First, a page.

View Full Version : 1911 Help

October 30, 2005, 04:30 PM
I have a Colt 1911 that's giving me some trouble. Its a 5" barrel new production series 70. The problem i'm having is that sometimes it will extract and eject the spent casing, but the next round is driven into the barrel hood. This only happens when using JHP Winchester Ranger carry ammo, not ball. I've noticed that it occurs once every 2-3 mags when using Wilsons, but only occurs every 8-9 mags when using McCormick Power mags.

I thought that slide velocity might be a bit too high, so I swapped the factory springs out with a 18 lb recoil and 19 lb. mainspring. That didn't help the problem any.

What has me the most confused is that it occurs infrequently. It has occurred with other people shooting the pistol, not just me. It also occured while shooting the factory Colt mags, so I don't think its the mags.

My next step is to try some Speer Gold Dots. But, its been my experience that the Rangers feed better in some pistols than Gold Dots. Has anyone had this problem before, or heard of something similar happening?

I searched this and other forums for anyone else having similar problems but the searches didn't turn up anything.

Thanks- Drummer

October 30, 2005, 09:12 PM
Sounds like the feed ramp needs polishing as well as taking care of the throat area of the barrel. If you are not experienced in this type of work, I would definitely let a pistolsmith do the work for you.

October 31, 2005, 01:26 AM
Ditto CB's comments. The standard Colt feed ramp is too narrow and often a bit too rough for anything much other than a round nose bullet. The barrel throat is often too narrow and may not lie flush or slightly forward of the end of the feed ramp as it should in counter-battery. A properly polished throat and feed ramp will feed spent casings, near-wadcutter shapes, etcetera. This is a very standard bit of work and you shouldn't have any trouble finding a smith to do it.


October 31, 2005, 12:20 PM
If the gun has the new "dimpled" barrel throat, don't let a "gunsmith" alter it. If it has the old G.I.-style throat, then opening it up in the accepted fashion should help your feed problem.
Switching from a 23# main to a 19# main will allow the gun to unlock early, increasing rearward slide velocity; not what you want. Replacing the 16# recoil spring with an 18 will increase the closing velocity; also, not what you want.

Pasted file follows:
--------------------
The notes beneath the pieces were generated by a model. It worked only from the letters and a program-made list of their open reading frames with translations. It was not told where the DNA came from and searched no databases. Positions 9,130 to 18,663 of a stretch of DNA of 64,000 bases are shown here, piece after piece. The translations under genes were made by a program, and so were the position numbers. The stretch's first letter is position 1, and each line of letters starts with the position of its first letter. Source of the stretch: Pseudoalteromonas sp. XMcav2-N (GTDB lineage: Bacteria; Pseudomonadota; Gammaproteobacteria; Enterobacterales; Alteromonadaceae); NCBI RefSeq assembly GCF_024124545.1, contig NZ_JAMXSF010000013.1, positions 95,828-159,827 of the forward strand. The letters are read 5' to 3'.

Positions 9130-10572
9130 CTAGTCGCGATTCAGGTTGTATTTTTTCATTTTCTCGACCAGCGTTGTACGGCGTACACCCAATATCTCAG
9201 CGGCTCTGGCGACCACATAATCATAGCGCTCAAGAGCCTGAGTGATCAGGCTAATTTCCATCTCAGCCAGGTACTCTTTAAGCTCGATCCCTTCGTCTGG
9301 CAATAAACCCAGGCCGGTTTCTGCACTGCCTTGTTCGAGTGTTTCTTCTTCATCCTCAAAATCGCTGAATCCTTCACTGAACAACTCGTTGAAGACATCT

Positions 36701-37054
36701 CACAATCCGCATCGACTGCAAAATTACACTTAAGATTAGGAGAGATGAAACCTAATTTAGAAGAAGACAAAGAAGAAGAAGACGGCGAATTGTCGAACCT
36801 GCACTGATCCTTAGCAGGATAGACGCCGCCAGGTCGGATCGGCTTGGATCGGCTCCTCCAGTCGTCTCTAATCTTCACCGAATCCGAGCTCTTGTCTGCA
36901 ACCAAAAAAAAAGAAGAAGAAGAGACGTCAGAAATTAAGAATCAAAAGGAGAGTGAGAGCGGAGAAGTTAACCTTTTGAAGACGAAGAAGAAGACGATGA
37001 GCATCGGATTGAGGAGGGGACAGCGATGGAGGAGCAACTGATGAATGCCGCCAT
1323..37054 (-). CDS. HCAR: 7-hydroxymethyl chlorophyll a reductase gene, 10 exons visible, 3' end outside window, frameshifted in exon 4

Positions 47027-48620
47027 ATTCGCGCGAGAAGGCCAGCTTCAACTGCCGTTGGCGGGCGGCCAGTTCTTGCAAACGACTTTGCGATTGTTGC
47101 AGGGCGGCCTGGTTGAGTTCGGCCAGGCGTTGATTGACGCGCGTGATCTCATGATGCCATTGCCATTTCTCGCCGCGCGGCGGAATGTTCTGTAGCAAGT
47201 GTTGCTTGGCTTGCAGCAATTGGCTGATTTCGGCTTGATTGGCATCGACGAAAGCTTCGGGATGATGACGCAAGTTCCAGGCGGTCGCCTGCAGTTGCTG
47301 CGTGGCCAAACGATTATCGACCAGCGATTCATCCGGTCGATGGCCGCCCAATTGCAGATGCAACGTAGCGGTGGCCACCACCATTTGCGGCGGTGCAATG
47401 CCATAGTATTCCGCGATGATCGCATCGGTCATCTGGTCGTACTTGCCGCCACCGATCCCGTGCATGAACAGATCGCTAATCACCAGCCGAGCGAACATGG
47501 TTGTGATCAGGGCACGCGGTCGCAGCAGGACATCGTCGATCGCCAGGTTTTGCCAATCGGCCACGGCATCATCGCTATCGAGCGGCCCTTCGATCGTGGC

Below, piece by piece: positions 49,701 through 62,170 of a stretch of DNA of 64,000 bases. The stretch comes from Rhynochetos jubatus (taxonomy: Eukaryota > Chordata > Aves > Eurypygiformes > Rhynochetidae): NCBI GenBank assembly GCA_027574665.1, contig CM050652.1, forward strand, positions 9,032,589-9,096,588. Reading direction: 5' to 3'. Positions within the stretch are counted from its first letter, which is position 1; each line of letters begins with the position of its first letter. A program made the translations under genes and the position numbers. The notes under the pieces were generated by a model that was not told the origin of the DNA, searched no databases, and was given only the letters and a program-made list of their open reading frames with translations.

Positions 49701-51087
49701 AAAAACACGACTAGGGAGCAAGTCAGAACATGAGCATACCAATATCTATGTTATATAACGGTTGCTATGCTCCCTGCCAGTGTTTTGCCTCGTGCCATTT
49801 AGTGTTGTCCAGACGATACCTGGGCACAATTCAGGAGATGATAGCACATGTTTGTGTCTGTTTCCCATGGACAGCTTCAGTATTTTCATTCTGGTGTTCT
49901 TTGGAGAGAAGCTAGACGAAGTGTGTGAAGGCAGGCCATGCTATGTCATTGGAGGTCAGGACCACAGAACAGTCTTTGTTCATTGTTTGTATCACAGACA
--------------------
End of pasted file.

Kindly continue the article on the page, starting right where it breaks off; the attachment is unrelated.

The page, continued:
November 1, 2005, 09:09 PM
Thanks for the replies. I don't feel that this is a feeding problem. For starters, it doesn't occur often enough to suggest that its a problem with feed ramp geometry. Also, I had the barrel throated/feed ramp polished by a competant pistolsmith.

It seems to be a timing issue. Now i'm wondering if a lighter than factory recoil spring is in order.

November 2, 2005, 01:00 AM
I guess my next question for you then is how long has it been doing what you described? Has it ever fed correctly using hollow points or other loads that aren't round ball after the work was done to it. If it has, I would look to the magazine feed lips and make sure they allow the round to feed correctly. I have seen mags that will feed the different loads quite differently allowing certain bullets to stub like what you are describing and it not be the ramp or throats fault at all.

I would replace the stock spring and examine the feed lips of the magazines with the rounds loaded and check to see if the round pops straight up or if it has to be pushed forward and clear like it should be. I really don't think this is a spring issue that you have, unless it is possibly the springs in the magazine themselves.

If it has never fed correctly, then I would suggest looking at the feed ramp and the barrel and making sure you have the 1 1/2 to 1 jump between the ramp and the bottom of the barrel. If it does have this amount of jump from the ramp to the barrel, I would suggest that maybe the mag lips are the problem. If however, there is not a 1 1/2 to 1 jump between them, I think that maybe this wasn't accounted for by the smith that did the work for you. This alone will cause stubs against the bottom of the barrel as well as make a round bounce up against the top of the barrel. if the top lip of the barrel wasn't chamfered slightly, the round can and will stub against it. what you are describing to me is a 3pt bind which the jump from the ramp to the barrel not being enough can cause all of the problems you are experiencing.